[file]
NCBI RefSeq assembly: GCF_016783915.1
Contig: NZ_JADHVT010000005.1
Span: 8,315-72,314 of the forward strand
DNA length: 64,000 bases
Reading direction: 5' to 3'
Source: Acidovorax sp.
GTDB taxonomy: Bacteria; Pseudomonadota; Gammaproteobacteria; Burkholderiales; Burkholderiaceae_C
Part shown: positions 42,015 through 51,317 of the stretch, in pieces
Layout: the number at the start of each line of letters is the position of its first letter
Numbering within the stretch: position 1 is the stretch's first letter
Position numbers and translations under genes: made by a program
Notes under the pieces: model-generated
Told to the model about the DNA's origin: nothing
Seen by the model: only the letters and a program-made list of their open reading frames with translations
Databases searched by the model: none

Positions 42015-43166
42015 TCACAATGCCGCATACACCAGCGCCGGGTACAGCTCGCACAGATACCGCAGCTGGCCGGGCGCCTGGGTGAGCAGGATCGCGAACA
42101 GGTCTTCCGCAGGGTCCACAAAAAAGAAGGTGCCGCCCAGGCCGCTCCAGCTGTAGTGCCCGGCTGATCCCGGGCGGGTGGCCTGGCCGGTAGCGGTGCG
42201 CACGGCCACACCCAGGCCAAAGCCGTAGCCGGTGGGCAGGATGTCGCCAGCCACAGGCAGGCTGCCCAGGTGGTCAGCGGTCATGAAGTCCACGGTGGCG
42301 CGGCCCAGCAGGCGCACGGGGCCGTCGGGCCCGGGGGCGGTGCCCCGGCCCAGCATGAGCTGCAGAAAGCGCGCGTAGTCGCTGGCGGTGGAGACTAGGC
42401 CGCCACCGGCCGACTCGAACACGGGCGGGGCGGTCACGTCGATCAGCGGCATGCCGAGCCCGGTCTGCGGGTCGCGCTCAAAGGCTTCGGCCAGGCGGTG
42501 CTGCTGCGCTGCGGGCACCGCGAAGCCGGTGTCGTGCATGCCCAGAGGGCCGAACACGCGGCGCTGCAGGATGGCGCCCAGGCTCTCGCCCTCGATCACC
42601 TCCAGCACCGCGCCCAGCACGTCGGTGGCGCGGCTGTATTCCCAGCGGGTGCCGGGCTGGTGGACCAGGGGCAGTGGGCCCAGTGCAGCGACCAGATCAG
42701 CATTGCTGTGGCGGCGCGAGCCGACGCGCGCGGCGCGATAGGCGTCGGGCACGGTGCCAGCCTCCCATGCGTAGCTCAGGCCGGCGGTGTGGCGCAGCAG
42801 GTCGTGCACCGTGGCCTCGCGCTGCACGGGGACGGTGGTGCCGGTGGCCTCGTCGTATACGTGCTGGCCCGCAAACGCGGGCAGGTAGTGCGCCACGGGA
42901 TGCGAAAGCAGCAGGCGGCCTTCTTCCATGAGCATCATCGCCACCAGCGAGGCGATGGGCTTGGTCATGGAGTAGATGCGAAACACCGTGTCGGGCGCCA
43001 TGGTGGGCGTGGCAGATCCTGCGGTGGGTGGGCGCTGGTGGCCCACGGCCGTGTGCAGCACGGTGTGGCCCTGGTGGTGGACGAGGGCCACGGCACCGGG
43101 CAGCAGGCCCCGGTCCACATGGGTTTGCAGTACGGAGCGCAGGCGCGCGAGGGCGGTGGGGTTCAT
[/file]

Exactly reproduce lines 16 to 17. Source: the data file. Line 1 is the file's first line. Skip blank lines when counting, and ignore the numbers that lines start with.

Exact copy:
Positions 42015-43166
42015 TCACAATGCCGCATACACCAGCGCCGGGTACAGCTCGCACAGATACCGCAGCTGGCCGGGCGCCTGGGTGAGCAGGATCGCGAACA